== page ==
Cultured germ cells were lysed with RIPA buffer (Beyotime, Shanghai, China) containing a protease inhibitor cocktail (Roche). Cell lysates were rotated at 4°C for 10 min and centrifuged at 21,130 g for 30 min at 4°C. Lysates were boiled at 95°C for 5 min in loading buffer (Beyotime) for degeneration. Primary antibodies were: anti-ZBTB16 (1:1000, R&D Systems), anti-LIN28A (1:2000, Abcam, Shanghai, China), anti-LIN28B (1:500, Cell Signaling Technology, Danvers, MA, USA), anti-β-tubulin (1:1000, Cell Signaling Technology), anti-SYCP2 (1:1000, ABclone, Wuhan, China), anti-DMC1 (1:1000, ABclone), anti-RPL6 (1:1000, ABclone). Secondary antibodies were purchased from Zhongshan Biotechnology Co, Beijing, China.
Germ cell transplantation
Transplantation was performed as previously described (Wu et al., 2012). Briefly, germ cells (GT-Rosa 26Sor/J) were transplanted into the testis of 129/SvCP×C57BL/6 male mice, in which endogenous spermatogenesis had been depleted by treatment with 55 mg/kg busulfan (Sigma-Aldrich) 8 weeks before transplant to abolish endogenous spermatogenesis. At 2 months after transplantation, the testes were harvested, and donor cell-derived colonies were identified using X-gal (Sigma-Aldrich) staining.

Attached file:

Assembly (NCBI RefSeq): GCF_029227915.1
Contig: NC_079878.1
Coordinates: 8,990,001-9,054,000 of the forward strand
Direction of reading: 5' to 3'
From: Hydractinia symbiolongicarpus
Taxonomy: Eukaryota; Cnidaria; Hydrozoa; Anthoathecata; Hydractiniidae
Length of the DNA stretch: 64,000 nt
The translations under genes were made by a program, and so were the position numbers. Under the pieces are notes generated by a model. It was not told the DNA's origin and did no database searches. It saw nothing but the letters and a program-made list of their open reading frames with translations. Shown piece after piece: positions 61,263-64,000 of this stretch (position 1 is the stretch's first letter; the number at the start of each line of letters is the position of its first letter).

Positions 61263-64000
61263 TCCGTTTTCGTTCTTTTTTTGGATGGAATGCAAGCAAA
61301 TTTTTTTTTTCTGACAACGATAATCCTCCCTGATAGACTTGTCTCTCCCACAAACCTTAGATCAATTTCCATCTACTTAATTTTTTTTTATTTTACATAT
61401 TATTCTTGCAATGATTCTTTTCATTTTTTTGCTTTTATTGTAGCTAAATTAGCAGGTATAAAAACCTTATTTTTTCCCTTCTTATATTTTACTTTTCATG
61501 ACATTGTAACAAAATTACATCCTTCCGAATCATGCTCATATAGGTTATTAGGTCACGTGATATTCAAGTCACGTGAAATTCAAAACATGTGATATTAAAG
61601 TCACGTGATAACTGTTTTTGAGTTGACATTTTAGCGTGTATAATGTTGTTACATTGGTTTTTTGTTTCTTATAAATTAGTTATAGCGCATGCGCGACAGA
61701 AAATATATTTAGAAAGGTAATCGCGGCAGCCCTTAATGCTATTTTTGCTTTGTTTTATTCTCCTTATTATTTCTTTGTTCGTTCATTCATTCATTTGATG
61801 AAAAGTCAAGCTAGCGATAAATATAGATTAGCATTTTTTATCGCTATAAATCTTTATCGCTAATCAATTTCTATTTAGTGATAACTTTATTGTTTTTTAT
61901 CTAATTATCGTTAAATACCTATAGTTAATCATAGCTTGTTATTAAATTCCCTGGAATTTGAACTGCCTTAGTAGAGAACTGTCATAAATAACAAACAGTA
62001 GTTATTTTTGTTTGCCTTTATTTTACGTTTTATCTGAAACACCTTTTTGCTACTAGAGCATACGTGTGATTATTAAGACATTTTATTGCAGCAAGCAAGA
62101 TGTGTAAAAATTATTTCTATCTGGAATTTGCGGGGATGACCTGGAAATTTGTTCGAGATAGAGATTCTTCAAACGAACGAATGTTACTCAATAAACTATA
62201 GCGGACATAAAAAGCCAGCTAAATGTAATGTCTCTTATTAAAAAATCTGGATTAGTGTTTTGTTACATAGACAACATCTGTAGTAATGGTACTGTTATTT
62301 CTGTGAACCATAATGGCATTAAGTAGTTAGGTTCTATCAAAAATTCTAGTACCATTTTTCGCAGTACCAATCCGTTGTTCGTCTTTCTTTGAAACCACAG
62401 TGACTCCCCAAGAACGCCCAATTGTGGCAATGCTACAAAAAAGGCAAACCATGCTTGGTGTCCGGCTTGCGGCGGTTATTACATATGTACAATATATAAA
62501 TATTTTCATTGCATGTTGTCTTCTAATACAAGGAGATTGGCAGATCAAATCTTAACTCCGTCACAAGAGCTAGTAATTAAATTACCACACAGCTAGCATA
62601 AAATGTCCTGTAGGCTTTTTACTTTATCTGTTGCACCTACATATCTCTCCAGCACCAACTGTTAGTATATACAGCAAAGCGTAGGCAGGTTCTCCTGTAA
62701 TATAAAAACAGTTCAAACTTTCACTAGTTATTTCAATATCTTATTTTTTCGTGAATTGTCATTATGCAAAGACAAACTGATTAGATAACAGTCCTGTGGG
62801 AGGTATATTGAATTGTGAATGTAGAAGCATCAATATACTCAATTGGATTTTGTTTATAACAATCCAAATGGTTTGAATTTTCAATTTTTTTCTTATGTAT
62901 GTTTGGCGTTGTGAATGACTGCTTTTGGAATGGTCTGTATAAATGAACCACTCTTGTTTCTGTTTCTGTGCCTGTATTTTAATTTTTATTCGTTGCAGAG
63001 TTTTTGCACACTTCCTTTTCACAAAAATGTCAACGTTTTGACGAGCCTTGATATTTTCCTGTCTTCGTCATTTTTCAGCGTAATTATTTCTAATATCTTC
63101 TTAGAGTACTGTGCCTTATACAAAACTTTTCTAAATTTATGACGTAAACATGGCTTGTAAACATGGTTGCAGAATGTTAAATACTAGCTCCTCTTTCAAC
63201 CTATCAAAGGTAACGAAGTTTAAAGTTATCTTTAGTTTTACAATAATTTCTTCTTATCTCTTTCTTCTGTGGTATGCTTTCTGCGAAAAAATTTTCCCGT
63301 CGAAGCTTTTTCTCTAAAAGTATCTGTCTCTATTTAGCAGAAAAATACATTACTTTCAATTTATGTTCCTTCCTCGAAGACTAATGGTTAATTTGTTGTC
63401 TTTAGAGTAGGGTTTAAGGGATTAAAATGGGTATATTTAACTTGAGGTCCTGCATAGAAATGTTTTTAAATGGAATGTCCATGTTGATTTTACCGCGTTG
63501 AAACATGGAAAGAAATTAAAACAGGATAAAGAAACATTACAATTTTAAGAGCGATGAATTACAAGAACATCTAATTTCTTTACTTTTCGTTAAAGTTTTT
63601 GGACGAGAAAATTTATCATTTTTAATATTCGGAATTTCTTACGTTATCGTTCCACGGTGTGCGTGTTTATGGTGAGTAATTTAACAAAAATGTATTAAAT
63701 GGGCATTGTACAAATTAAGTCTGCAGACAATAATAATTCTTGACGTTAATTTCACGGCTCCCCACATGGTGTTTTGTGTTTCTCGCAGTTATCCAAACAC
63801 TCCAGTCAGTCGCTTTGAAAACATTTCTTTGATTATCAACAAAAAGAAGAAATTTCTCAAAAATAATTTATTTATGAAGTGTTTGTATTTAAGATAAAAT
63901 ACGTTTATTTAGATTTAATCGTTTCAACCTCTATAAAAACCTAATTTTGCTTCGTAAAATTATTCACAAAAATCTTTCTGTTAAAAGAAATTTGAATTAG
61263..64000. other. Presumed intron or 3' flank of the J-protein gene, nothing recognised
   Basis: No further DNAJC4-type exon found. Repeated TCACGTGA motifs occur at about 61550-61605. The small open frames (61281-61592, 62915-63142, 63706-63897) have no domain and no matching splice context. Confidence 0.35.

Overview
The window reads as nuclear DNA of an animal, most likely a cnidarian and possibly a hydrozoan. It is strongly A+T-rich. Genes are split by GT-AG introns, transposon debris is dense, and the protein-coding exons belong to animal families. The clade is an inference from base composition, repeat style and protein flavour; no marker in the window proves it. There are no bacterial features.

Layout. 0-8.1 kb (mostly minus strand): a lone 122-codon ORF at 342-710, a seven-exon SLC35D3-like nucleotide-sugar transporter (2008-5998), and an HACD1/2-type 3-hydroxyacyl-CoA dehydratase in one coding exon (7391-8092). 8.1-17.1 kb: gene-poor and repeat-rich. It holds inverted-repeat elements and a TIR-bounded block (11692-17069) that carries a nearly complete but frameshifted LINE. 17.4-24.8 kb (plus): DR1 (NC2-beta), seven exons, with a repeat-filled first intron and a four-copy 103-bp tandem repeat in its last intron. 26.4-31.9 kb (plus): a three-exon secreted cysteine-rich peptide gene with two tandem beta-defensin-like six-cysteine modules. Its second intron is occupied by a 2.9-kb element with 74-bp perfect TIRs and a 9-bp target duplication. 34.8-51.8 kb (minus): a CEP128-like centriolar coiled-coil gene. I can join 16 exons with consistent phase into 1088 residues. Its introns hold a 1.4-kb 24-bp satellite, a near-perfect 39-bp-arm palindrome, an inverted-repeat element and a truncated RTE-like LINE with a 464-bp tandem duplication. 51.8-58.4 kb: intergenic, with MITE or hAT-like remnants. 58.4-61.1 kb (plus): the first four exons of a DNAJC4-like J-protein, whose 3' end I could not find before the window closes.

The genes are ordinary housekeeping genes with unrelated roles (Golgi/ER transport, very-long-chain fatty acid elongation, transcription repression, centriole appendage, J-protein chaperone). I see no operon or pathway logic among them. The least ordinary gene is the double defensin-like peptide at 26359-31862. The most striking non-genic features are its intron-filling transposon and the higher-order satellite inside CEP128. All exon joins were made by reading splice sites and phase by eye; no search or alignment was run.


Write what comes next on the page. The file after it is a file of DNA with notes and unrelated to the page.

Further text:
Lentivirus transfection knockdown
The pLKO.1 shRNA lentivirus vector and lentivirus packaging plasmids were provided by Dr Chen Dahua (State Key Laboratory of Reproductive Biology, Beijing, China). Lentivirus particles were generated by co-transfection of shRNA plasmids and packaging plasmids into HEK293T cells using CaCl2 transfection as described previously (Li et al., 2016). We designed two different shRNAs for Lin28a knockdown. The primer sequences were as follows: Lin28a-shRNA575, 5′-CCGGCCCAGTAAGAATGCAACTTAACTCGAGTTAAGTTGCATTCTTACTGGGTTTTTG-3′ (forward) and 5′-AATTCAAAAACCCAGTAAGAATGCAACTTAACTCGAGTTAAGTTGCATTCTTACTGGG-3′ (reverse); Lin28a-shRNA746, 5′-CCGGGAAGCGAAACAAGTGTCAAACCTCGAGGTTTGACACTTGTTTCGCTTCTTTTTG-3′ (forward) and 5′-AATTCAAAAAGAAGCGAAACAAGTGTCAAACCTCGAGGTTTGACACTTGTTTCGCTTC-3′ (reverse). A pLKO.1 empty vector was used as a negative control. Lentivirus-containing supernatant was collected 48 h after transfection, centrifuged at 1500 g for 10 min, filtered by a 0.45-μm filter membrane, and then stored at −80°C until use. For viral transduction, 300,000 germ cells were plated onto 12-well plates pre-coated with 0.1% gelatin (Sigma-Aldrich) and incubated with a 1:1 mixture of culture medium and viral supernatant, supplemented with 5 μg/ml polybrene. After 12 h transduction, cells were re-plated onto STO feeder layers and cultured in germ cell medium (see germ cell culture section). RNA was isolated 72 h after lentiviral transduction.
Dual-luciferase reporter assay